When Canadian Doctor Frederick Banting discovered insulin, he turned down offers from big corporations that would have made him – and them — rich, by making insulin available only to those who could afford it. Instead, Banting said that insulin was his gift to mankind.
Diabetes began to be recognized as a top killer of humans in the early 20th century. A few months was the usual expectation for those diagnosed with the disease.
Many scientists devoted themselves to the search for the cure, but none were able to find anything other than improved diets to prolong life expectancy.
A military surgeon serving in WWI, a war that had diverted funds away from most medical research for years, Frederick Banting followed up on a research paper he read that hypothesized that diabetes was caused by a single substance in the pancreas. The author of the paper, Englishman Sir Edward Albert Sharpey-Schafer, dubbed the hormone “insulin.”
Because digestion destroyed insulin, Banting set out to find a way to extract the substance from the healthy pancreases.
Banting worked on his task at his alma mater Toronto University with Dr. J.J.R. Macleod, who believed the experiment Banting wanted to use had an almost 100% chance of failure, so Banting performed the operation while Scotsman Macloed was overseas playing golf.
Banting and his team dispensed with many of previous ideas about how to search for the cure, and went to the slaughter-house and obtained beef and pig pancreases to test. It worked well, but was extremely inconsistent. The team struggled to achieve a solution that would be both pure and nontoxic to humans.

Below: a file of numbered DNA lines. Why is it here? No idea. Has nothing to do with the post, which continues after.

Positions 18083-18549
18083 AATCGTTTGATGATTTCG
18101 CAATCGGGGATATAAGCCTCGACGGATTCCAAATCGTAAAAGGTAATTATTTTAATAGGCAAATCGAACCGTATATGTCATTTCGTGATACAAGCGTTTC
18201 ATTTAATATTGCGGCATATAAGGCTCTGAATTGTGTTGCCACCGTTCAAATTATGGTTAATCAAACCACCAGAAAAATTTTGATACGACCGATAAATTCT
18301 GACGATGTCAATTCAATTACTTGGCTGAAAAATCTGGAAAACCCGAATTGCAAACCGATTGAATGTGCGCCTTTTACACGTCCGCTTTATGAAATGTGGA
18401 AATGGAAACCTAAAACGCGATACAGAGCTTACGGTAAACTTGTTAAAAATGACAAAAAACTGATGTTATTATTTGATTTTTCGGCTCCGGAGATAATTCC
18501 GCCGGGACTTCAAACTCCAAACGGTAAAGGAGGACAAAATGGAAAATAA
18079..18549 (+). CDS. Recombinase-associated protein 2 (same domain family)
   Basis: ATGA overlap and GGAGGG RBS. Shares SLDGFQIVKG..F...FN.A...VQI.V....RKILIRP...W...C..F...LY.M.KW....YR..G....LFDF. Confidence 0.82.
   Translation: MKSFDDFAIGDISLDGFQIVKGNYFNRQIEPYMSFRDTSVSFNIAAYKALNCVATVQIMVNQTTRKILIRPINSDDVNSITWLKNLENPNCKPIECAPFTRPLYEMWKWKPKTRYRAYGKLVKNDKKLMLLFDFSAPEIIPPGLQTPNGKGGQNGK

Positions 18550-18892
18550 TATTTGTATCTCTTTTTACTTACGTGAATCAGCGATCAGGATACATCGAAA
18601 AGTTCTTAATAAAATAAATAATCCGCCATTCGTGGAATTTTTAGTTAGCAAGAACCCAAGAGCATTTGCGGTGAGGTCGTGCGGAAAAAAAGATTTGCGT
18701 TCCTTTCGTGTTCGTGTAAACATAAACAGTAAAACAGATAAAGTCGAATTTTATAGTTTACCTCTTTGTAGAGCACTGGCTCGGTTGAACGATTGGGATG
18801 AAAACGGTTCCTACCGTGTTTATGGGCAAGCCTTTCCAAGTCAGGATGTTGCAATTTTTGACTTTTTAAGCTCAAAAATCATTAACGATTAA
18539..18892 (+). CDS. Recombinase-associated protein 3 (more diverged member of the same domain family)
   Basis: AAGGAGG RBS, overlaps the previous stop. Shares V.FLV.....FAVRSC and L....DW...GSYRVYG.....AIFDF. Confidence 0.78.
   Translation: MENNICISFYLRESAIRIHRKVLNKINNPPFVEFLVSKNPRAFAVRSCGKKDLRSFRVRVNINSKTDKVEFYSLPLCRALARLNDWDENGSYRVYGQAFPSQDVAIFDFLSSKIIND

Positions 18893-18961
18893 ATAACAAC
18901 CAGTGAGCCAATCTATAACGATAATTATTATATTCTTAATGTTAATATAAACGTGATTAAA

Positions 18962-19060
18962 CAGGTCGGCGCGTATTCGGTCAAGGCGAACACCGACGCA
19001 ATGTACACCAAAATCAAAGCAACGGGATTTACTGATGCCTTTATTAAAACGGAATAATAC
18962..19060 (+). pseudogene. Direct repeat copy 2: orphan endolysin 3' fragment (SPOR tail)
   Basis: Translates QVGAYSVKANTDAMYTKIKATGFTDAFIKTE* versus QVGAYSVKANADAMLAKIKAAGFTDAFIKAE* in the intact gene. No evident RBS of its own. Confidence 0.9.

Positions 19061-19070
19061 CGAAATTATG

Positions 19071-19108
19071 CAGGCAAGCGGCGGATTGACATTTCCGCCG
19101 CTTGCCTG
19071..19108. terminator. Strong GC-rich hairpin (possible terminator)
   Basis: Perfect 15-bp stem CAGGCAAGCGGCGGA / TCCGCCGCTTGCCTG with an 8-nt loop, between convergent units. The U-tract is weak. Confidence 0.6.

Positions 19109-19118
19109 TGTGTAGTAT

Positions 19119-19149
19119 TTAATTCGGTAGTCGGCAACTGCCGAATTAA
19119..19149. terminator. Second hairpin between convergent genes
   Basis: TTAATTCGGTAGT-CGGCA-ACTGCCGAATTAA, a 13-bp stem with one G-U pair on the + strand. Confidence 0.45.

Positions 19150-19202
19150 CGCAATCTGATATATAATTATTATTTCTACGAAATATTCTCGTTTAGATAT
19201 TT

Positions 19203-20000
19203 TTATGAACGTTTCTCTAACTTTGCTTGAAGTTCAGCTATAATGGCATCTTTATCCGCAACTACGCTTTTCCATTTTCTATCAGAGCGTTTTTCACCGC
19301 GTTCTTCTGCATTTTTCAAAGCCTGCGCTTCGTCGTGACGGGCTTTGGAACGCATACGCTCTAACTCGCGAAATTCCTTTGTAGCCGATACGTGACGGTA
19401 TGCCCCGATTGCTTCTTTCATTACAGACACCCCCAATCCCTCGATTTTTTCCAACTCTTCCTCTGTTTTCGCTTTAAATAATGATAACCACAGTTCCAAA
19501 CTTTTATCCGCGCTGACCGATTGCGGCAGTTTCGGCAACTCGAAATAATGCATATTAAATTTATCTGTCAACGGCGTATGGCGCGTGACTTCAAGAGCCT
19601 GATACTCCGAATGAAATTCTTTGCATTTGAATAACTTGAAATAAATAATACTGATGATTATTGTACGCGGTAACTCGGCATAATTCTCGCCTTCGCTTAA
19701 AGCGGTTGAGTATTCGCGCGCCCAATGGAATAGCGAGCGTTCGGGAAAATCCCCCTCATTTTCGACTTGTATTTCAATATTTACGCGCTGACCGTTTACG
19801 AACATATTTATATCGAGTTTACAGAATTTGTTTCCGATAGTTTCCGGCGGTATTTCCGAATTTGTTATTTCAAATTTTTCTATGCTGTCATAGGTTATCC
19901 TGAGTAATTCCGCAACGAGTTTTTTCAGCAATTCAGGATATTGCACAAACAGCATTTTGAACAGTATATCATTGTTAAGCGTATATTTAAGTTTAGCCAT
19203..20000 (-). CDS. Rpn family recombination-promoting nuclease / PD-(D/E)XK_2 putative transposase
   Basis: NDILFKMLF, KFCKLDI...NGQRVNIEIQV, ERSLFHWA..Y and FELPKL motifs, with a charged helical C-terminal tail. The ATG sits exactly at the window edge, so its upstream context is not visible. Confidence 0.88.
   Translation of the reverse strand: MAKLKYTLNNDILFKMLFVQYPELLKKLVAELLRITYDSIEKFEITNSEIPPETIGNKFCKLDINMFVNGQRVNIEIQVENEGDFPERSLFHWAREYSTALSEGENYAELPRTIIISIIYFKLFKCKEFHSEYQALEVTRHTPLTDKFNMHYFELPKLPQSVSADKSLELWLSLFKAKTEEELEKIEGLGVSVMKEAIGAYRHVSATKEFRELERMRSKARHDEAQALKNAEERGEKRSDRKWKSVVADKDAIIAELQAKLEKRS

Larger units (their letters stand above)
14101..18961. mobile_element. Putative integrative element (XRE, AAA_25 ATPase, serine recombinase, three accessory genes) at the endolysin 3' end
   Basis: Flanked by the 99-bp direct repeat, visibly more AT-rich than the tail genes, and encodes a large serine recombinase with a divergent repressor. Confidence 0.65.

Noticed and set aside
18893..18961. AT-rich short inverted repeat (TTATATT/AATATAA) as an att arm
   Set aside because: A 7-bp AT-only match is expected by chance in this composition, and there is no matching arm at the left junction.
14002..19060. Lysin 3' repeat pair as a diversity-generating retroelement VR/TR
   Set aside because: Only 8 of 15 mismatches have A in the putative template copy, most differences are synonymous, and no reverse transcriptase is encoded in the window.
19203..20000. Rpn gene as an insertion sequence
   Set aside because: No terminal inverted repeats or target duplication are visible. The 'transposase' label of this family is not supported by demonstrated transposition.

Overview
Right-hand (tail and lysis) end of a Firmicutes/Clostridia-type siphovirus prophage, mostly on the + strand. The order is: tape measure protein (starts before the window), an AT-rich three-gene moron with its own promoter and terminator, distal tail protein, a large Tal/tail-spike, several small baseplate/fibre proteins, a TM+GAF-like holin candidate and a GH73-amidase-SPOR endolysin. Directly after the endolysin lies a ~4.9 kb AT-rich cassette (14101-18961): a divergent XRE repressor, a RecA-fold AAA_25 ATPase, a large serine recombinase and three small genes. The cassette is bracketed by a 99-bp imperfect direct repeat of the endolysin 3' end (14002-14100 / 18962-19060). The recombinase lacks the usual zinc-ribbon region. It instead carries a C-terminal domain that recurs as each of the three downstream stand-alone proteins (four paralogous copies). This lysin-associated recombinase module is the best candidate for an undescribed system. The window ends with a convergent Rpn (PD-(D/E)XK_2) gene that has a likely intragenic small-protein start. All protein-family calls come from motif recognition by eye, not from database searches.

A teenager on his deathbed was given the first human trial of the insulin treatment, which failed and caused an allergic reaction. Biochemist James B. Collip went back to work on the solution. A second dose was administered to the same youth with success, and his health thrived.
However, the medicine could not save the large number of dying diabetics because the challenge of mass production of pure insulin had not yet been met.
At this point, large pharmaceutical companies offered the Banting huge sums of money for the patent to insulin. They proposed an insulin clinic with Banting in charge, and would make the medicine available to all who could pay for it. Banting, however, said that insulin was his gift to mankind, and it would be available to everyone who needed it rather than a commodity for anyone’s profit.
However, mass production was necessary and the process of introducing human insulin production genes into bacteria, then collecting and purifying the product of the bacteria is not a simple task. There would be an inherent production cost to the treatment for diabetes.
The Canadian group teamed with a large American drug company which could provide funding, facilities and supplies, and Lily was soon distributing the drug around North America and saving thousands of lives. Life expectancy for diabetics rose from weeks to tens of years.
The work earned the team the Nobel Prize in 1923. Banting was also knighted, and Canada later honored the scientist by printing his portrait on the $100 bill.
By Andy Scott